"Double, double toil and trouble; Fire burn, and cauldron bubble. "
These words are part of one of the most well known quotes of Shakespeare’s Macbeth and yet, they did not appear in the performance we went to see at the Royal Theatre of
As soon as the play begun, we were struck by the fact that there were no actual costumes. Indeed, the male actors on stage were dressed in simple black clothes with a jacket (the king, and later Macbeth, were both wearing a long coat) and ankle boots. The actresses wore a black gown and high-heels. This is not a problem as such , but one would usually expect real costumes in a play like Macbeth. Indeed, the identification of the characters was not that easy and would probably have been easier had they worn period costumes. What is more, the stage was not at all furnished, except for wooden boxes through which light effects showed us where the act was taking place (at the entrance of Macbeth’s castle, next to the celebration in Macbeth’s castle, etc…). The only time when someone was really ‘dressed up’ and that there were more décors was at the gates of hell (which I honestly did not recognize at first). Suddenly, one of those wooden boxes was pushed to the middle of the stage uncovering a woman with red hair who was answering a phone and surrounded by all kinds of modern items (which was totally anachronistic and strange for the play). This box contained more décor and furniture than the whole play together. All of this made it a bit confusing and surprising for I expected a Shakespearian play to be played in period costume, with an entirely furnished stage and not the minimalistic approach we saw. All of the above-mentioned elements made for a disappointing play in my opinion.
Secondly, I have to admit that I was not convinced by the actors. Indeed, sometimes they overdid it and conversely. Take, for example, the moment Macbeth is being killed. In the previous scenes, it only took Macbeth one blow to kill his enemies (or allies since he becomes mad) whilst he was hit at least ten times before finally passing away. I still do not understand why the actors exaggerated,. What is more, I think the distribution of the roles was equally poor. Banquo was taller than Macbeth who is supposed to be “larger than life”. Despite these drawbacks, here follow some of the positive points.
Firstly, the sound and light effects were particularly well done such as when the ghost of Banquo appears to Macbeth. The actor, wearing black in a dark background (his body was thus invisible), appeared on stage with only his face lit up, which was extremely impressive,.. Another scene is that of the celebration in Macbeth’s castle. Macbeth and Lady Macbeth were speaking to each other and light came through the boxes on the left (spectator’s point of view) and the sound of people feasting. This ‘mise en scène’ was beautifully carried out. Another plus for the play were the sound effects. When, at the beginning of the play, the three witches (who were only two) spoke, the male actors whispered, which gave it a very gothic allure. Another sound effect which I very much appreciated (being male) was the sound of the swords coming out of their sheath. That sound was very realistic and gave the impression that the characters had invisible swords (which they, actually, did not have).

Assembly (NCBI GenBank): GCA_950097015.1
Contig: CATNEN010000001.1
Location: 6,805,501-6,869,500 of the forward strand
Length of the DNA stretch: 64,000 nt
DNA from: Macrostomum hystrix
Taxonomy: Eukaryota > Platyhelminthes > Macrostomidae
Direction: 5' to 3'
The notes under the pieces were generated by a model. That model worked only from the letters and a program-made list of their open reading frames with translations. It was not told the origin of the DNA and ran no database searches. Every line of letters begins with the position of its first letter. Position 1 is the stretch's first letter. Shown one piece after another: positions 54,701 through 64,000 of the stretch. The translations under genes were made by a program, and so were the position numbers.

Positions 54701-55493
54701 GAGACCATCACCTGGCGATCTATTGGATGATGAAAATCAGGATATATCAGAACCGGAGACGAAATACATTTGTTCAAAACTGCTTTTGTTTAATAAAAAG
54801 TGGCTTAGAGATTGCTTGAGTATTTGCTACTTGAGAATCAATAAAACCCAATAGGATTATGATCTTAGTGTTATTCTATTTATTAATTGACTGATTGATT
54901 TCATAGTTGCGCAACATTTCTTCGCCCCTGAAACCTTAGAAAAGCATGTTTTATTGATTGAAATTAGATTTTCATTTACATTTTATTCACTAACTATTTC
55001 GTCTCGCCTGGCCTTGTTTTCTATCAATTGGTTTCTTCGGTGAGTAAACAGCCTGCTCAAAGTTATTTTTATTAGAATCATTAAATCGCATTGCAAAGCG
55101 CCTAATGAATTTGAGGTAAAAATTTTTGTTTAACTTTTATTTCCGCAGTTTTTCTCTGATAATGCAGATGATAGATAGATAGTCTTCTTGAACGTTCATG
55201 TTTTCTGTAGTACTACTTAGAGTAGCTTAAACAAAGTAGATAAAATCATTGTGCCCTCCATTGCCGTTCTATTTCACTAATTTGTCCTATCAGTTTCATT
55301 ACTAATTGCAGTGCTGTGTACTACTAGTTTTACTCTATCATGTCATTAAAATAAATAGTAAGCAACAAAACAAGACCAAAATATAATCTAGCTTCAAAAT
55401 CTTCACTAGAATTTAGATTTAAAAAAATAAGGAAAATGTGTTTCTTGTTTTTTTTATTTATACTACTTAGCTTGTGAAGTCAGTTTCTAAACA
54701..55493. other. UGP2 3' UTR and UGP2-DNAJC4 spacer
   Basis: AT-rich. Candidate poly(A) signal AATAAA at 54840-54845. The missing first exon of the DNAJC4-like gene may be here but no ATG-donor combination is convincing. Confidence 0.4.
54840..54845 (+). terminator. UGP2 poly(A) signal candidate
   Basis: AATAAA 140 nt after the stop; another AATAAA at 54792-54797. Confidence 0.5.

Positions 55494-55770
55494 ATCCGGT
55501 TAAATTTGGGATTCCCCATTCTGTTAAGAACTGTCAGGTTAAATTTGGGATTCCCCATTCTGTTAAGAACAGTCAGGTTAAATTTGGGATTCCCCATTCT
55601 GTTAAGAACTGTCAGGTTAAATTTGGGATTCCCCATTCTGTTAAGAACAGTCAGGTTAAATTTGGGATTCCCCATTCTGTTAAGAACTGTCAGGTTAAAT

Secondly, even though Macbeth’s performance was unconvincing, Lady Macbeth’s, on the opposite, was. She played her part stunningly well, really showing who was the brain in all this diabolical conspiracy. She was obviously one of the best, if not the best, actors on stage. The man who played the ‘blind’
All in all, I can say that I more or less enjoyed the play even though I did not like some things that were part of it. I really loved the sound and visual effects because they gave us the decors that were actually missing. However, there were some things I did not like, such as the lack of costumes and clear decors (although the visual and sound effects made up for this), the anachronistic red-haired woman at the gates of hell and the of some actors (Macbeth, for example). All of this leaves me undecided whether this play was worthwhile or not, but the least we can say is that it will leave nobody indifferent.
 Macbeth. (Act IV, Scene I).